Darkness had already fallen when I finally made my way out to close the chicken door on this cold March night. I was almost startled by the nondescript, shadowy figure that mimicked my gait against the grain bin, until the motion sensitive light snapped on, taking me with it, back to the reality that it was just my own image. It could have been anyone, though, in the dark. I could have been anyone.
My first semester of college was going just fine. I had a fabulous roommate who quickly figured out how to make me laugh until my stomach hurt, at things that noone else might even find funny. I fell head over heels for the university city, which held such treasures as Cracker Jax, a vintage haven beyond worthy description; Record Revolution, where I found rare music and, later, my best job; the balcony in the old public library where I could spend hours buried in the musty air among the stacks of books; and the nondescript square stone wall, which, to me, held promise and mystery at the same time, and which was just the right place for people-watching, in a clandestine downtown alley.
I went home for Thanksgiving break, which began abruptly after I sheepishly turned in my exam to my PolySci 100H teaching assistant named Tom, who, as the story goes, once had a Cheerio stuck to the inside of his glasses for an entire day.
When the turkey, cranberry sauce, and all of the leftovers were gone, when my friends were on their own journeys back to their college towns, when darkness had fallen, I said my words of farewell to my family and began the short drive back to DeKalb. Though I loved the freedom of living on my own, there was part of me, that day, that just wanted to go home. I wanted to turn around and run straight back into the arms of those who raised me. I didn’t really want it to be over. Not yet.
Wish us back to the day when we wanted to be where we are now. What, really, was behind our hurry?
I’m not sure where it came from. It fell from somewhere as I was moving the March china girl and some other little things on the top of my dresser. I had given it to a young teenager on the day of her baby brother’s memorial service. A simple silver chain bearing a tiny fairy who held a sprig of lavender: this was my attempt to bridge meaning to what had happened, and to show this young girl that as I had loved her baby brother, who had come unto this earth without a fighting chance, I, too, had loved her. When you spend hours of days that stretch into years as a helper to a family, if it ends, a part of you is still there. Years passed, though, and chance encounters told me that our time together was done. Meeting the eyes might be too painful. Maybe they didn’t remember, or maybe they needed to forget. And then there was the fairy; how did she get back to me? Perhaps this was not the same charm? Perhaps it was a message from the little boy that I had so loved so many years before?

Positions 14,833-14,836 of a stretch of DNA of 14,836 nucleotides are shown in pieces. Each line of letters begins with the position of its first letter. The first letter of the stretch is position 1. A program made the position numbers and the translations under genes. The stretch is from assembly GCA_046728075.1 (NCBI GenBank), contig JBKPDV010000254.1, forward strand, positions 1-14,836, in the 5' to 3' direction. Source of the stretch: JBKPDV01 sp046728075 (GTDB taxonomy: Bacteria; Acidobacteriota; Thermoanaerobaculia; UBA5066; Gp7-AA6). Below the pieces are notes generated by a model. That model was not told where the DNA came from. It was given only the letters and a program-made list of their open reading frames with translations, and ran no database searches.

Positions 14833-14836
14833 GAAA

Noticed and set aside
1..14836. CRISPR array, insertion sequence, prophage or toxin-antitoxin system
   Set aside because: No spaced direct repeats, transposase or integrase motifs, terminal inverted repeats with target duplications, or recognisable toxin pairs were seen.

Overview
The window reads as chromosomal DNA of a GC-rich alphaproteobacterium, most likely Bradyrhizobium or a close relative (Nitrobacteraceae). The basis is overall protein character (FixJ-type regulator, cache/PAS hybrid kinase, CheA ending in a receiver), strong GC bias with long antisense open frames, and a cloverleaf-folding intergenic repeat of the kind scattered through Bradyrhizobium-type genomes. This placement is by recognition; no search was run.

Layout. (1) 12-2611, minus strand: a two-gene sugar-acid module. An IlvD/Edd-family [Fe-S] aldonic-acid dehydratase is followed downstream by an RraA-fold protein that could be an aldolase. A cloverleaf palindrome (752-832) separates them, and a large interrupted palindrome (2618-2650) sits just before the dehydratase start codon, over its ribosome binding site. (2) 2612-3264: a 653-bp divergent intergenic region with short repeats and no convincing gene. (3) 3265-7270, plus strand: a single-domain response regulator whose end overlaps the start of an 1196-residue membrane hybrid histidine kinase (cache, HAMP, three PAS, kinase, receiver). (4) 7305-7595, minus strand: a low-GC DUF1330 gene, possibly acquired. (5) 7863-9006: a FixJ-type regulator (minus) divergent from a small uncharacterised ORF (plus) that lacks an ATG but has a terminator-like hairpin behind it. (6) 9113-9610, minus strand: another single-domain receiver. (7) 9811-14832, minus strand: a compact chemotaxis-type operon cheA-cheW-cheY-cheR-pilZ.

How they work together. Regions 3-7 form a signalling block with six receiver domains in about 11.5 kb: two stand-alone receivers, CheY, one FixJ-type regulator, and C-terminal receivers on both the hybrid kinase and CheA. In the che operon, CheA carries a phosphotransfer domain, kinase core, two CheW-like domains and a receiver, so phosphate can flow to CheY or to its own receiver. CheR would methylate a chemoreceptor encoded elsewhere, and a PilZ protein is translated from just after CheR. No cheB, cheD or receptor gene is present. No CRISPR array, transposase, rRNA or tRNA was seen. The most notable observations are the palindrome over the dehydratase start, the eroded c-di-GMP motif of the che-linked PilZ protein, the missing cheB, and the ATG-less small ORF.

I have never taken my children to the mountains, where they could shout from their souls and breathe freedom. I want to take them to the seashore, where they can abandon their burdens along with their shoes, taste the salty waves, and let the sun turn their hearts warm.
Just when I have heard so much of the endless string of words, random facts woven through stream-of-consciousness chatter and reiterated movie scripts, there is silence. I look back at him, and his eyes are glassy. His pink lips are slightly open, as if the words had somehow been halted by an outside force. He is turned to the window, but he seems to be somewhere else.
“I want to go home.”
Sometimes, the thought of my own shadow is something to fear. I long for one more story through the silence.
When it was over, when this moment’s tirade of impossible anger had passed, he lay over me in a puddle of grief. For the first time, his fear for his own future was palatable. He cried out for things that a nine-year-old should not have to hold.
My boy, if you have nothing, if you have nowhere to go, I will come for you. I will find you, and I will bring you home. I will take care of you. You will never be alone.
After a while, we can’t really go home anymore. We can’t go back to where we long to be, because it isn’t there anymore. The scenes change: the street signs read differently, and the chairs around the table hold different memories. Home is no longer a physical space, but something more. I could have gone anywhere, and I could have been anyone. Still, I am going home.
The brightness of pink that lit the otherwise black grayness of the night sky was a beacon: the connection, the recognition, the fairy that materializes to remind me of a past encounter, the way I feel after a spirit-cleansing cry. We are not in this space forever.
Home is where we are on the inside, and, someday, when I take you there, we will find the air more crisp than that at the top of any mountain, and the sand will be as white as the heavens.